Keith Jahans


Available on Amazon in hardcover, paperback,
as an ebook and audiobook.


Book Review – Game Changer: Eight Weeks that Transformed British Politics by Steve Howell

July 12, 2018

This is a must read for anyone who wishes to understand the processes that go on inside political campaigning in British politics.  It is told by an insider who helped organise Jeremy Corbyn’s campaign during the 2017 British General election.  It is therefore unashamedly biased towards the philosophies of the Labour Party so if you are a supporter of any other British political party, particularly the Conservative Party, many of the views expressed here will be extremely hard to take.  But even so anyone who actively supports such parties will find a great deal to learn from the events described by the Author.

When Prime Minister, Theresa May called a snap election in April that year no one in the mainstream media gave Corbyn a chance.  His party appeared in turmoil as a large proportion of Labour MPs had tried twice to unseat him as leader and the Labour Party was so far behind the Conservatives in the polls.  Consequently, May saw it as an opportunity to strengthen her position as Prime Minister and leader of her Party ahead of her negotiations to take Britain out of the European Union.  However, such was the success of the Corbyn campaign that, despite being unable to topple May’s premiership, their individual political standings within their own parties were reversed.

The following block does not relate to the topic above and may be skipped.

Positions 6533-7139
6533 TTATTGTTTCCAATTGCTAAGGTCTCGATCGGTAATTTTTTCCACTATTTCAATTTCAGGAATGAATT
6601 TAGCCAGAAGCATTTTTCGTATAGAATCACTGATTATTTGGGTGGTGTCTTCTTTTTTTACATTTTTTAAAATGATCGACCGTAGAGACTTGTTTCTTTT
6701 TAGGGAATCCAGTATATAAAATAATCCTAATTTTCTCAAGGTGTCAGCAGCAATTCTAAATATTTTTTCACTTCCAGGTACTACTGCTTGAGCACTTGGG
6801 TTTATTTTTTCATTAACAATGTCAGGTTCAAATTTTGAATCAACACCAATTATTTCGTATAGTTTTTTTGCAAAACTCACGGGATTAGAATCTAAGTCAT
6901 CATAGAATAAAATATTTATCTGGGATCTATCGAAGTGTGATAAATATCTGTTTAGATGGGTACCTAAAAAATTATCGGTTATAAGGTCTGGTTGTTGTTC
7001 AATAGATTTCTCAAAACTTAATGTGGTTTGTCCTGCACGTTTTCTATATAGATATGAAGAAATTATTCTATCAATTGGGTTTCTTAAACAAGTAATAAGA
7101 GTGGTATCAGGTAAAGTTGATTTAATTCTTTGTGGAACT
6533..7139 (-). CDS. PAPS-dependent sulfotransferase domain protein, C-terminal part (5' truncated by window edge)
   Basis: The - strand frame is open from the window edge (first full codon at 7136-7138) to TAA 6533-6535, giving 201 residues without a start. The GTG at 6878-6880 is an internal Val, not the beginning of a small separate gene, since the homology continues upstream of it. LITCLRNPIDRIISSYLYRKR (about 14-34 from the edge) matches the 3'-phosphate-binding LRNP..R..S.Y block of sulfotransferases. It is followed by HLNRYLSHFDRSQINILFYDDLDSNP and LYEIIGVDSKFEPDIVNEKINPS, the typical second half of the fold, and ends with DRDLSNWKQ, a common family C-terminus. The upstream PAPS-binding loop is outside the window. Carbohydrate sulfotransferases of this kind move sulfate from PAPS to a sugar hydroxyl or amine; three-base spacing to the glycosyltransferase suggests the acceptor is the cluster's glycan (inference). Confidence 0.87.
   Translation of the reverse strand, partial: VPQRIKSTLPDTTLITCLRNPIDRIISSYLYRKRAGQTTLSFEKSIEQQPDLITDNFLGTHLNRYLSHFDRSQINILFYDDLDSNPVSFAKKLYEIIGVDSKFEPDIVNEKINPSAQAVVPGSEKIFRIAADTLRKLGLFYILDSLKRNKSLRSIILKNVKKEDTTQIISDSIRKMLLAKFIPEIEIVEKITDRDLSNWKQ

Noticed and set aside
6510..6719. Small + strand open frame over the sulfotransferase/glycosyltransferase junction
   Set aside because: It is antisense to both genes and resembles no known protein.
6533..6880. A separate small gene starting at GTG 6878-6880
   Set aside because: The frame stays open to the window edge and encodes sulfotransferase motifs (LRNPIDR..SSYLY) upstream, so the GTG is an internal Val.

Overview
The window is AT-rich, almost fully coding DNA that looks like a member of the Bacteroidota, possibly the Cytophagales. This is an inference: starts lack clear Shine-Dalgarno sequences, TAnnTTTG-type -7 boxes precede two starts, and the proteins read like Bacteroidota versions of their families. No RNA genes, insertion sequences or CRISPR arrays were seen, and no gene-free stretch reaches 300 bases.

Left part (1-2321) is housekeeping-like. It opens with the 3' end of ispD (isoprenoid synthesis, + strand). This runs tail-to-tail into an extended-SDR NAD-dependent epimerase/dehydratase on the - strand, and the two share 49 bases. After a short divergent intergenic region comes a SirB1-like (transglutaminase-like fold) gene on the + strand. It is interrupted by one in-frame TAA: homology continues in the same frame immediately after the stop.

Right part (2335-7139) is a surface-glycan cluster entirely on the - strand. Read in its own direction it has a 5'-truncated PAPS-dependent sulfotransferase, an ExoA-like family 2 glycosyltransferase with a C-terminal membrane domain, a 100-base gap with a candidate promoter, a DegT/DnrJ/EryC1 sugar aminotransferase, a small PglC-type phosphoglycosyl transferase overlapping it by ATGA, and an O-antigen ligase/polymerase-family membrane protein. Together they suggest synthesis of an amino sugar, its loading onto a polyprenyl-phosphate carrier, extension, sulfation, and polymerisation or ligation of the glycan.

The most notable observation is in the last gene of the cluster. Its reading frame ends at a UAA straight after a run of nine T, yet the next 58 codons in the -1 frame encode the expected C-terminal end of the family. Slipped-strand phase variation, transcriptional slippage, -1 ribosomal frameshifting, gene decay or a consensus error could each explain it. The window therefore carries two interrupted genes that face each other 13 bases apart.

It was a remarkable turnaround in the positions of the two party leaders and it is a story that is extremely well told.  It is a narrative that the Conservatives will seek to put far behind them but for anyone interested in British politics it is an account that should be read.  The book is skilfully written and contains lots of facts and footnotes relating to broadcast and newspaper reporting at the time.  This is not surprising given the author’s background in journalism and in time it should serve as a useful reference for anyone wishing to look back and study what must surely be a significant event in Britain’s political history.

 

Keith Jahans

Published by Accent Press in
hardcover, paperback and as an ebook